Now onto Big Data. I wrote a forecast on my website www.Futureguru.com about the coming Digital Tsunami, the convergence of tech and applications, from media to logistics to health care to personal genomics–an explosion of data–100 exobytes is coming FAST. Are you ready? No one is.

The storage, use, distribution and capture of 100 exobytes is insanely huge. Pardon the Apple pun. Being a former Apple executive is part of my DNA. but Big Data is the use of huge peta and exabytes of data to better serve customers, find value, develop products, feed the planet, protect the environment–you name it.

So our future is the Cloud.
For more see www.Futureguru.com

The Top 7 Strategies That Should Drive Cloud Computing

Posted by Dr. James Canton on April 23, 2011 under Uncategorized | Be the First to Comment

Recently I gave back to back keynote presentations to Disney, Cisco and soon IBM. Cloud computing was on the agenda. A few things to help you think strategy about the Cloud. For more on this see my website and on the home page I have a Future of Cloud Computing thought leadership article for you at www.Globalfuturist.com

1. Consider a rationale and low impact transition strategy from your legacy infrastructure to the Cloud.
2. You have to be clear about the ROI on Cloud, why are you embracing this now/ What is the ROI?
3. I support Cloud Strategies but they must support and be driven by sound business strategy–not the other way around.
4. Keep in mind that a Cloud strategy should also support or better enable where you are going–how will the Cloud drive future value for customers, employees etc. You got to have a clear mission that validates the time, cost and resources.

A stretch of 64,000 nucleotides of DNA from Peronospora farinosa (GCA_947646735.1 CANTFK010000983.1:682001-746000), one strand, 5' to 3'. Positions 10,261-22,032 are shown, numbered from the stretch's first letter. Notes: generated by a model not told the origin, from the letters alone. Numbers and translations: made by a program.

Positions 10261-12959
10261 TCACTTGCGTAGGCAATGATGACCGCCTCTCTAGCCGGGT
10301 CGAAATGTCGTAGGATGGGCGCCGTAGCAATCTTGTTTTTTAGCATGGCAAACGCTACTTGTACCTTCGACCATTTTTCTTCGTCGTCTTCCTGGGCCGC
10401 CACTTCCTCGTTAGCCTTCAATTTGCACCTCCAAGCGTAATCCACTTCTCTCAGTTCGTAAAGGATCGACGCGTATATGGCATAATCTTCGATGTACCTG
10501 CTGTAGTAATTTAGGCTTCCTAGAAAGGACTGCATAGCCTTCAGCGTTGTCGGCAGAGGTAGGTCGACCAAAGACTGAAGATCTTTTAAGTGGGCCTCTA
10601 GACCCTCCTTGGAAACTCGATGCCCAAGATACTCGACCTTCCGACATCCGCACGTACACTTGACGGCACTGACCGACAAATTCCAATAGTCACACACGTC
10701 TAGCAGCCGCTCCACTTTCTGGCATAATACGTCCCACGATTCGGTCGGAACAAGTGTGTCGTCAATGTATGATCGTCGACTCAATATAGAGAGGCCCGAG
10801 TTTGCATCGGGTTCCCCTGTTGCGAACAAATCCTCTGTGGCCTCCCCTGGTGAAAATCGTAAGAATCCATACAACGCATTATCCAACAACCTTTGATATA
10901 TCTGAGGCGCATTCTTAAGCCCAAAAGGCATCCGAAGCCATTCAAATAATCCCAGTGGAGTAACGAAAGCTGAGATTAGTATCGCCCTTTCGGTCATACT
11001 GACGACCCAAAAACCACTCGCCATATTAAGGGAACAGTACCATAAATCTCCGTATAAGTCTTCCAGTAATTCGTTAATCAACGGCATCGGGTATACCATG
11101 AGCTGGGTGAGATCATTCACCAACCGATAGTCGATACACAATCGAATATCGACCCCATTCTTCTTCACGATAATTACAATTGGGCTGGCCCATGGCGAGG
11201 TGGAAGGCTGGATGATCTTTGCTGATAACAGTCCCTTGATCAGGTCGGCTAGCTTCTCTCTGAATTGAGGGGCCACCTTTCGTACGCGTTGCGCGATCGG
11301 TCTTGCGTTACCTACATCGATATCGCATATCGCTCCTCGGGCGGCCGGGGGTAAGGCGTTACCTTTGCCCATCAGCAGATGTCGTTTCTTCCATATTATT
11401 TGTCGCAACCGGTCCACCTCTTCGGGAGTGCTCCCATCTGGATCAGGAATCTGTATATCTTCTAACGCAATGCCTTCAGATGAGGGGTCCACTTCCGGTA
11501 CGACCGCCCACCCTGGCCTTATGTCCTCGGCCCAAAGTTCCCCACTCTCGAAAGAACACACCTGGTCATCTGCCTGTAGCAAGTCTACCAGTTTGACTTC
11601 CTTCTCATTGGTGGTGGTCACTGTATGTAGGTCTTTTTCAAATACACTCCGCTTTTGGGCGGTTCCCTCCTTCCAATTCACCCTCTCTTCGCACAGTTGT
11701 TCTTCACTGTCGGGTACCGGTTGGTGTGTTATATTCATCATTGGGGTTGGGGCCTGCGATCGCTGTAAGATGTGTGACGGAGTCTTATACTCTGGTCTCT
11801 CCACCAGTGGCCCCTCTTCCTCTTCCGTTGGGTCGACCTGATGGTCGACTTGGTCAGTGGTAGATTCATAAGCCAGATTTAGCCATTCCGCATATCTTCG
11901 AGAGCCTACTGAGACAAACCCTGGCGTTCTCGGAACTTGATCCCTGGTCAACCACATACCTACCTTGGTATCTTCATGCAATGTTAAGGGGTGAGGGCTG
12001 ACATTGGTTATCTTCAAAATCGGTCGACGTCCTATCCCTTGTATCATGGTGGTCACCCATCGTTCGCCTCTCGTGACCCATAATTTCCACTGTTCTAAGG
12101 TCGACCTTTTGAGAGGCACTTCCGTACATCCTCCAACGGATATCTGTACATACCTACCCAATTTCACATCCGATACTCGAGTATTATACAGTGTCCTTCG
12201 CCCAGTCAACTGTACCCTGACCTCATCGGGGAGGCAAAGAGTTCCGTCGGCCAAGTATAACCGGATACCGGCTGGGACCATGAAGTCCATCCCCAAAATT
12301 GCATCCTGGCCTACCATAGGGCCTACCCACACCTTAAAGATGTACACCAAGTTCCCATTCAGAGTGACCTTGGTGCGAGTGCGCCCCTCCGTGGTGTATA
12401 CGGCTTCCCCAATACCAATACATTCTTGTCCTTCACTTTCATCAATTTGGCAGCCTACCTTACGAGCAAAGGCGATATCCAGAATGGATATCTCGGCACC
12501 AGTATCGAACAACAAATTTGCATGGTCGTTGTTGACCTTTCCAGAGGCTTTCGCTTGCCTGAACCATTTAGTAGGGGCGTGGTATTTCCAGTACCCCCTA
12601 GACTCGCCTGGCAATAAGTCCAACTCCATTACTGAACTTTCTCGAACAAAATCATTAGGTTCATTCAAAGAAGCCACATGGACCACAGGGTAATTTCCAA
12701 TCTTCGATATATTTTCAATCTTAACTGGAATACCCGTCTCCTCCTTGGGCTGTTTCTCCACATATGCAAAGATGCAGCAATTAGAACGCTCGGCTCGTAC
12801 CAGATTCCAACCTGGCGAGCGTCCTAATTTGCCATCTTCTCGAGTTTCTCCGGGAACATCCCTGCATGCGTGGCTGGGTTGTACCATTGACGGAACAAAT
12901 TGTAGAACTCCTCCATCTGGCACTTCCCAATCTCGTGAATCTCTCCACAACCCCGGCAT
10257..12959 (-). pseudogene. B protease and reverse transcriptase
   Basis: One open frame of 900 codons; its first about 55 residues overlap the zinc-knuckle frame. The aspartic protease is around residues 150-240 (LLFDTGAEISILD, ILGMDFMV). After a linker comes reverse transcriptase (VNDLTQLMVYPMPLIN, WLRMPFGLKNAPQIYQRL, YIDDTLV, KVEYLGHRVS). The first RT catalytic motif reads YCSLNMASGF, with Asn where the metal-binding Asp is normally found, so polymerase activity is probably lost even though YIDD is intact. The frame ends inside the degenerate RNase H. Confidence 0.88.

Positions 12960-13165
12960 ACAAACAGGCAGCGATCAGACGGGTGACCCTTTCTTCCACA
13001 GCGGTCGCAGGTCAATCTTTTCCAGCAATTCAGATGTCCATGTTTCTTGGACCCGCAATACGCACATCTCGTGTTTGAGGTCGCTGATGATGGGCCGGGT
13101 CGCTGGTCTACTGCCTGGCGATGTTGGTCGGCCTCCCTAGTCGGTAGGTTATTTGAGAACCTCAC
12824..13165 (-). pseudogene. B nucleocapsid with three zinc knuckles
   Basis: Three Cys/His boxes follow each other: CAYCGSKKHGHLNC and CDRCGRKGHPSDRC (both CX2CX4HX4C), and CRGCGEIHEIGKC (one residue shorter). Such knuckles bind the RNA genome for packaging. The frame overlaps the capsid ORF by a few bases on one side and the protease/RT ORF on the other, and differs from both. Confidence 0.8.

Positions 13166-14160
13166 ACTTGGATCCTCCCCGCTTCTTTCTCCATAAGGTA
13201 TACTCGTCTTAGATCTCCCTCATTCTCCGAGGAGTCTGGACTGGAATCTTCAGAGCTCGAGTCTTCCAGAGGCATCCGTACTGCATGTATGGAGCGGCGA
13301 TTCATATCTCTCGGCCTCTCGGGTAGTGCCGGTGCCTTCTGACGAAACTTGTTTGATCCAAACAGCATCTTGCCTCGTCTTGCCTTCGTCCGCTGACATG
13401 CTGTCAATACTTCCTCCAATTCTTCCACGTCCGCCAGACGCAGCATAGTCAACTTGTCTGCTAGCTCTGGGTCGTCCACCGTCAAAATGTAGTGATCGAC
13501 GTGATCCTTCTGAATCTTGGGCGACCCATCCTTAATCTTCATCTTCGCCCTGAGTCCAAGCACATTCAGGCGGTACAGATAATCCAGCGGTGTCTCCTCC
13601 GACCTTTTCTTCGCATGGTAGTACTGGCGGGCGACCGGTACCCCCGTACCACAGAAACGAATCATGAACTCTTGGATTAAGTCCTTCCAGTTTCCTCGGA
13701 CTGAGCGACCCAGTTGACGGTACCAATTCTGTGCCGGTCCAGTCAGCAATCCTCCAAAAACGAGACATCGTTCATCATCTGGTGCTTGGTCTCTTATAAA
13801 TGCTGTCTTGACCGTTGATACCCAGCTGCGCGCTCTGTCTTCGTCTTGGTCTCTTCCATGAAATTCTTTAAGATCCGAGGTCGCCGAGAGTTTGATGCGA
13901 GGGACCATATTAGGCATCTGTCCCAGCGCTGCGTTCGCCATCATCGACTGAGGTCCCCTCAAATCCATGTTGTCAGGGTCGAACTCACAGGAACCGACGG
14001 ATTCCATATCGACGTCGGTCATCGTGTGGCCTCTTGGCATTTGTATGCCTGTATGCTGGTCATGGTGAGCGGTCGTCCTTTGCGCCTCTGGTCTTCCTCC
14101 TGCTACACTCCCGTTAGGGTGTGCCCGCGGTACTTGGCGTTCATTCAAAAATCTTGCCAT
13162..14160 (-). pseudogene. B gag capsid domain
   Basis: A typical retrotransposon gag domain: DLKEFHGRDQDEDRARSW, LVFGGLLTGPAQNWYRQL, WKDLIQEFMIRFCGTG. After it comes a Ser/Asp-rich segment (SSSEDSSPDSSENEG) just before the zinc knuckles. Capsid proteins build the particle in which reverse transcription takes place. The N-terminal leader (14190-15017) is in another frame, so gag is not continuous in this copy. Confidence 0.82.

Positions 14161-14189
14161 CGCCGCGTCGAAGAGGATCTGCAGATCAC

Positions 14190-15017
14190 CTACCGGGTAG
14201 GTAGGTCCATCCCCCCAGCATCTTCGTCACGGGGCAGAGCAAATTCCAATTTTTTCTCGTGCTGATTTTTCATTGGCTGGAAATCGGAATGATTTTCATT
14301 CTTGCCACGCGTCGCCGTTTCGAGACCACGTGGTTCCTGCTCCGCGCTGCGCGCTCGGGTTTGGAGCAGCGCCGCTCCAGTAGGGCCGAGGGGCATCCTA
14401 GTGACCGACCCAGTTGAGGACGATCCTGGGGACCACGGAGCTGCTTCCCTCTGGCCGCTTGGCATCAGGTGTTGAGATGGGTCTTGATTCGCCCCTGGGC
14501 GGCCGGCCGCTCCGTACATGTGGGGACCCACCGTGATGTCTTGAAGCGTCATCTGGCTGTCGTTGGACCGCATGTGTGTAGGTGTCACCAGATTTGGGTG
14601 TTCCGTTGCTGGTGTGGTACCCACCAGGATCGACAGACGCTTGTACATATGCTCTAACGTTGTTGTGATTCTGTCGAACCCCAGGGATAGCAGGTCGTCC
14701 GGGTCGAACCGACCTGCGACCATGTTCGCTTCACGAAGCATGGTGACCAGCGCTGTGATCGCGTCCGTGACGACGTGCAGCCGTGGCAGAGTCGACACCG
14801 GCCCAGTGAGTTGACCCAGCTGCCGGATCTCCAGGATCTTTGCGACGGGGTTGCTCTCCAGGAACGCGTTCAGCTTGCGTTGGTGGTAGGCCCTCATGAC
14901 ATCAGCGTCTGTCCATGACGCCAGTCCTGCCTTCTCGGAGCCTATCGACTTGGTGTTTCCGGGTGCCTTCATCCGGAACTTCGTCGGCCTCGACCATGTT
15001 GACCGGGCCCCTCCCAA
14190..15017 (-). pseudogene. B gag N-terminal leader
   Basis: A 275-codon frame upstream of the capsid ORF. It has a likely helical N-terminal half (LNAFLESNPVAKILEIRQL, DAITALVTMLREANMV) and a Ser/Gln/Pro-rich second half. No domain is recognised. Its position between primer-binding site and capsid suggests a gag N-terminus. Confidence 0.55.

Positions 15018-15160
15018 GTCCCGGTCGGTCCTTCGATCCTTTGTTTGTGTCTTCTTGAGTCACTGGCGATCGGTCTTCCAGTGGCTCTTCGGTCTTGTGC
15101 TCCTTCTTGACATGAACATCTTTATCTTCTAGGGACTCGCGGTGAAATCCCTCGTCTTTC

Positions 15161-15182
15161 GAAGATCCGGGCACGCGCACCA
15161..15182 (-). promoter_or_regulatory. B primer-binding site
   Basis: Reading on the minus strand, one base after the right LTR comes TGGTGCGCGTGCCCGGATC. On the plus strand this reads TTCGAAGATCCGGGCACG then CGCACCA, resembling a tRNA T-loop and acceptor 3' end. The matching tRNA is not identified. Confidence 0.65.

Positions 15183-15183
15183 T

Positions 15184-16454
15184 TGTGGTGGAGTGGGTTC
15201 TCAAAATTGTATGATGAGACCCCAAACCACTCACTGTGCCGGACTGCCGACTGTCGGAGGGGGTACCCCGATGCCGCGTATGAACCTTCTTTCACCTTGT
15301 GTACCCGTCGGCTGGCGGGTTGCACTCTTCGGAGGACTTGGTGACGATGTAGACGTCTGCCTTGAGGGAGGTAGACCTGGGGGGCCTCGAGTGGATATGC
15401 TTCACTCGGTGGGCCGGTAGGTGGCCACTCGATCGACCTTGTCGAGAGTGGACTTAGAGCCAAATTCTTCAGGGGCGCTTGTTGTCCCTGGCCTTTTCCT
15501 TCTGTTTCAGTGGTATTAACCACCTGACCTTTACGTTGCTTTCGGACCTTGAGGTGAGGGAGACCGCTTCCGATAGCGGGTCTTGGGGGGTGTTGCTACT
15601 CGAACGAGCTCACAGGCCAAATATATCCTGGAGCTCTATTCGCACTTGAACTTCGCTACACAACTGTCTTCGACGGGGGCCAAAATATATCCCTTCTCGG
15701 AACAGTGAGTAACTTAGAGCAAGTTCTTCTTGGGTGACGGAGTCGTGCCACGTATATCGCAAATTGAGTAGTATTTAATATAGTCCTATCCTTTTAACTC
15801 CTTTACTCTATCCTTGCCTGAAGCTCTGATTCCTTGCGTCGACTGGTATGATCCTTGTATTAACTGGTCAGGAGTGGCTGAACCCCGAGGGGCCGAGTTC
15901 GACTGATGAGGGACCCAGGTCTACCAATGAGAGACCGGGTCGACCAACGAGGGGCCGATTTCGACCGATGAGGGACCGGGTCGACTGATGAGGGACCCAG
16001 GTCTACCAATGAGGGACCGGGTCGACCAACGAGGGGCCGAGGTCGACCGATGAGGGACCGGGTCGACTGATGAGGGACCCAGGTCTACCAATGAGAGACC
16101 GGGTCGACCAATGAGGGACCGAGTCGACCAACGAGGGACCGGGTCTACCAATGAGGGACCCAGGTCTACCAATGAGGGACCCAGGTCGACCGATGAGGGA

5. The Cloud must support a mobile strategy which is essential to your future.
6. The Cloud must support a rich social media platform.
7. The Cloud must support security in the Cloud.

Get these right and you will be on your way to having a viable and rational Cloud strategy.

Stay Tuned

NeuroScience Futures and the Manufacture of Desire

Posted by Dr. James Canton on under Uncategorized | Be the First to Comment

Neuroscience is in its infancy. We are just trying to figure out where in the brain key functions, behaviors, emotions and needs are located.

Great progress has been made but much more R&D will be required to gain a objective map of the brain.

One thing to beware of is the intersection of neuroscience and privacy. Wireless fMRI, brain scanners if you will could potentially used to determine truth, honesty or even authenticity about belief or loyalty. Could this be a frightful 1984 scenario finally to come true? No doubt unless we are watching.

Neuroscience more neuromarketing will be used to not just understand and target the brain but to manufacture desire–the ultimate end game of business. This is beyond what science can do today unless you think you live in the Matrix now or advertising has already got you barking out loud.

I say that neuroscience will heal, fix and transform the aging brain, restore memories and manufacture desire to help sell more stuff to consumers. All things are possible in the Extreme Future..

In my last book I penned a scenario of the use and misuse of neurotechnology. Funny thing is like atomic energy, you cannot just have the good without the bad.

So the future of NeuroSci is also about learning about our minds, not just the biology of the brain. We will learn not just from scans but from simulations and learning how to improve and enhance learning in the 2st century.

Stay tuned